Player leadership within rugby union has become a topic in point last week with Eddie Jones (England RFU Head Coach) commenting during the week of the lack of leadership within his squad.
"Apart from working on the fundamental skills and increasing the depth of the squad, one thing we need to do is increase the leadership density of the team. That's a big project going forward"
Therefore, how and who can step up and fill these vacant voids suggested in coach Jones' squad?
Quoting from past research, leaders within team environments have been seen to drive and coordinate 3 main areas or functions being task related, social functionality and external obligations (Longhead, 2006). Within team environments, we can find different forms of leadership forming through formally appointed leadership roles, informal leadership and/or peer leadership roles, whereby a person may only effect 2 or more people within the group yet their actions or input leads to influence of others. Looking at Leadership Scale for Sports (Chelladurai, 1980), within these 3 functioning areas of task, social or external, it looks at which areas players look for leadership within. These areas include training and instruction, democratic behaviour, autocratic behaviour, social support and positive feedback. So which areas of leadership is Eddie searching for...?
Studies have shown informal leaders or peer leaders can complete functions that formally appointed leaders such as Dylan Hartley cannot. Peer leaders are seen as influential on task related goals of the group as a whole and focus on team harmony and collective cohesion; these leaders offer greater impact around areas such as social support, positive feedback and can offer democratic decision making dependent on when situation requires them and to as small or large a group within the team as opposed to the when’s and whom by which expectations or protocol sets. Athlete or peer leaders engaged in social behaviors positively influence team cohesion and performance as a result (Vincer, 2010) as social cohesion has shown stronger link with performance than task cohesion (Jowett, 2004). These informal leaders are recognized by certain traits, most notably skill level amongst the playing group, the strongest index of peer leadership (Glenn & Horn 1993). Moran and Weiss (2006) also recognized peer leaders have higher perceived levels of competence and increased ability for expressiveness. A positive relationship has been demonstrated between the presence of athlete leaders and team outcomes such as player satisfaction, team cohesion, confidence and performance (Fransen, 2015); therefore, a open, honest and confident side....seemingly where England side have been for past 12-14 months. So, where else can coach Jones look towards?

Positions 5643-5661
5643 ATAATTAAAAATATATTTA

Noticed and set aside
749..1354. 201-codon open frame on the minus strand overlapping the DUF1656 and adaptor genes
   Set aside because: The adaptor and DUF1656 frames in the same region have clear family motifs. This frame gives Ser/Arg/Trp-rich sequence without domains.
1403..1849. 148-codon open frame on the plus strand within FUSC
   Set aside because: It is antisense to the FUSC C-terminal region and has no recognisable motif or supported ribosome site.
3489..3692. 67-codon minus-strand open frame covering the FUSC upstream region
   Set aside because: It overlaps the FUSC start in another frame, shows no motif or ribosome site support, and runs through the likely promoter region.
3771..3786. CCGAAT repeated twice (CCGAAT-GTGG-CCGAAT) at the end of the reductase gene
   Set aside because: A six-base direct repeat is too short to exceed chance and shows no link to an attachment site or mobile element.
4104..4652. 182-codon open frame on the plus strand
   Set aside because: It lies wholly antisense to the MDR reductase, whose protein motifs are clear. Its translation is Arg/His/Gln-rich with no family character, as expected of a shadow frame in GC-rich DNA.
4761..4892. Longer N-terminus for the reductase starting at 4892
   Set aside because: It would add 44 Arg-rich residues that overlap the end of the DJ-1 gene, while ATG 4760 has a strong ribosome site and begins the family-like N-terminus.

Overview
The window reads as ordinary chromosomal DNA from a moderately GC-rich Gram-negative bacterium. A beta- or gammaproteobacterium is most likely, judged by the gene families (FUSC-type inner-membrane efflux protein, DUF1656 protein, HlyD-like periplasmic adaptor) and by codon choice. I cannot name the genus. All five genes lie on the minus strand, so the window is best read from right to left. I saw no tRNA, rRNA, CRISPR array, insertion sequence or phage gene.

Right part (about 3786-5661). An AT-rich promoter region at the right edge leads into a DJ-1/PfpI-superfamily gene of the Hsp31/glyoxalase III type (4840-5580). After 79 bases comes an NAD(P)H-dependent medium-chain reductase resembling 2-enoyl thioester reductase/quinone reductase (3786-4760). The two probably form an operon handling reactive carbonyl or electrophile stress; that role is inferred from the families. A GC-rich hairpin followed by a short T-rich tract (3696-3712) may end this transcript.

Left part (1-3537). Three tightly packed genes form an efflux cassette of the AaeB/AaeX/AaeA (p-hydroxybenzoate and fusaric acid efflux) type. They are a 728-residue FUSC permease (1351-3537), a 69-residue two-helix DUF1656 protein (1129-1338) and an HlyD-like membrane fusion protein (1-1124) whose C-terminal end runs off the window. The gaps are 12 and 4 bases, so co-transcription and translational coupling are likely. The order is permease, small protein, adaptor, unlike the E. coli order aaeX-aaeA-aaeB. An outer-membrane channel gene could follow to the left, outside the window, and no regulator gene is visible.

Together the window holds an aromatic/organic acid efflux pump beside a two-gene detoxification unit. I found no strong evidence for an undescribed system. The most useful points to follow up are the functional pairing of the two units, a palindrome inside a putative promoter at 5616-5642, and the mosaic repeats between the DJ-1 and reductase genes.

Past research has recognized good teams having good leaders with strong social connectedness, which goes hand in hand with task leadership, as displays higher level of collective efficacy (Fransen, 2015). The quality of social support received is critical to group success and player satisfaction; while important to receive social support from coach-athlete relationship, the increased pressure to ensure the player does not let down their parts within the relationship can lower autonomy and intrinsic motivation through perceived controlling behaviours. Therefore, the leadership dynamics and coach’s willingness to allow player leaders to be identified, creating connected individuals and responsibility being distributed amongst the group through social networking is important within team dynamics.